Perkins: 'I hope I don't get too emotional'

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Perkins: 'I hope I don't get too emotional'

BOSTON Kendrick Perkins has been in his share of tough games, but none of those experiences could have prepared him for what he's about to face tonight as the former Celtic returns to Boston for the first time with his new team, the Oklahoma City Thunder.

On the plane ride in, Perkins acknowledged he had chills before it hit the Tarmac.

"Just being back in the city where you grew up from being an 18-year-old boy, to a 26-year-old man," said Perkins, who was drafted by the Celtics in 2003 and was traded to the Thunder last February. "I hope I don't get too emotional. I gotta try and keep at least a little bit of a scowl on my face."

After going out for dinner with former teammate and best friend Rajon Rondo, Perkins saw a series of interviews with Doc Rivers, Paul Pierce, Rondo and Kevin Garnett discussing their relationship with Perkins and how he will always be family to them.

"I was hearing them say it about me. I had to catch myself," Perkins said. "It's kind of hard. You get emotional at times. At the same time, you have to come in and focus on playing basketball. So you have to balance out the two, which makes it really hard. You miss everybody around, you grew around and a relationship with . . . it's hard."

Although he's no longer a member of the Celtics, Perkins said it hasn't been easy seeing his old team struggle so mightily this season.

While it's highly unlikely the C's (4-7) will finish with one of the top records in the East, Perkins is convinced they'll be a force come playoff time.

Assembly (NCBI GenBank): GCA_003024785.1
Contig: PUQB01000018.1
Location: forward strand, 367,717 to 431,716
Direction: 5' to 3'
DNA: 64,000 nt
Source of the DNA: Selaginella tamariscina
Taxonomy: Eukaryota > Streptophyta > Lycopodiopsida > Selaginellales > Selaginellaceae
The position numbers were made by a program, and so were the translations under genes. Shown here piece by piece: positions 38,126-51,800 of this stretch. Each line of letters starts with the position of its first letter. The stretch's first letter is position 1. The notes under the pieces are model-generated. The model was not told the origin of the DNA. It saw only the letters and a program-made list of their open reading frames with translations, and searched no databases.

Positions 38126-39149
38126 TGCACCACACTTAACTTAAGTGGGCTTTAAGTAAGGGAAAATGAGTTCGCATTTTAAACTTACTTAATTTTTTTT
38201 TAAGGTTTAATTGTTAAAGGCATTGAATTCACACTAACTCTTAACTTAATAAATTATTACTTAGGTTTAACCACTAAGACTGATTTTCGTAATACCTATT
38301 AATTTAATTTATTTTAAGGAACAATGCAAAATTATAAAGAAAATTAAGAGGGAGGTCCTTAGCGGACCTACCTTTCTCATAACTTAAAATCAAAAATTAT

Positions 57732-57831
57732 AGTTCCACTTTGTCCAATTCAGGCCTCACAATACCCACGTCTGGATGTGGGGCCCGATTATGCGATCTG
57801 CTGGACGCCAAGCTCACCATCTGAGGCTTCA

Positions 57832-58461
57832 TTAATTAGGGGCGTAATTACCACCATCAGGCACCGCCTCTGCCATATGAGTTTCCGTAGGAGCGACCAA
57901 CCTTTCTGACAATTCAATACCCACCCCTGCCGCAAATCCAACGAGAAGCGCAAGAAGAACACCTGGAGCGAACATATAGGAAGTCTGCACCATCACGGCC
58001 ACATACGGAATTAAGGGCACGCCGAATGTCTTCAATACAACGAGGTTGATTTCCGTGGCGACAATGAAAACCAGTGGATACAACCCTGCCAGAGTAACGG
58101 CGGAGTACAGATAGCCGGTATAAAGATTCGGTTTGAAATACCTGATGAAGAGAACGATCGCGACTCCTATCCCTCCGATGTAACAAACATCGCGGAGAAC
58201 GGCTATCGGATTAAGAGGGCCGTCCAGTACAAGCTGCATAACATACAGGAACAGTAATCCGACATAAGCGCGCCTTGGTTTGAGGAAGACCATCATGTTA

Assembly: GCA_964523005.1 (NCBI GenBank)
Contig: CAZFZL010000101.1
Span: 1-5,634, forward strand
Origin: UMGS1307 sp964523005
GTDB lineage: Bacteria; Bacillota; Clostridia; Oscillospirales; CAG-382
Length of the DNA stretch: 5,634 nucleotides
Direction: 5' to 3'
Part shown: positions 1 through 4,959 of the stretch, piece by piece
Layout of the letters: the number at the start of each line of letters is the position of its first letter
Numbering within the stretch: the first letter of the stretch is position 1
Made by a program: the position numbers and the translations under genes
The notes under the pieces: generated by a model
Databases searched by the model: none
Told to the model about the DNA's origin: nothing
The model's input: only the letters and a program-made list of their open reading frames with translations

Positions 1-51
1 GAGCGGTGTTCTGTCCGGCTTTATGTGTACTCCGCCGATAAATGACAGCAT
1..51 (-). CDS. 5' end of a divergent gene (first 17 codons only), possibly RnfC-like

"They're gonna be good. They're gonna make the playoffs. Whatever team they gotta face, I feel sorry for that team. I say they'll hit their stride by late February. Going into April, I see them run off about 10, 11 games in a row and sneak into the 7, 6-spot and make some noise in the playoffs. That's what I believe."

Perkins and his new team shouldn't have any worries about sneaking into the playoffs.

The Thunder (11-2) have one of the most talented and deepest teams in the NBA, and are one of the early favorites to win it all this season.

You don't have to remind Perkins how fortunate he is to leave a franchise that was a title contender, for another one that is also in the championship chase.

"I got a great bond with the guys here (in Oklahoma City) also," Perkins said. "So you leave one great situation and go to another great situation. I'm like, not too many guys in the league get that opportunity. I didn't take it for granted when I was here. I don't take it for granted where I'm at now, either."

STANLEY CUP FINALS: Guentzel's goal lifts Penguins by Predators 5-3 in Game 1

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STANLEY CUP FINALS: Guentzel's goal lifts Penguins by Predators 5-3 in Game 1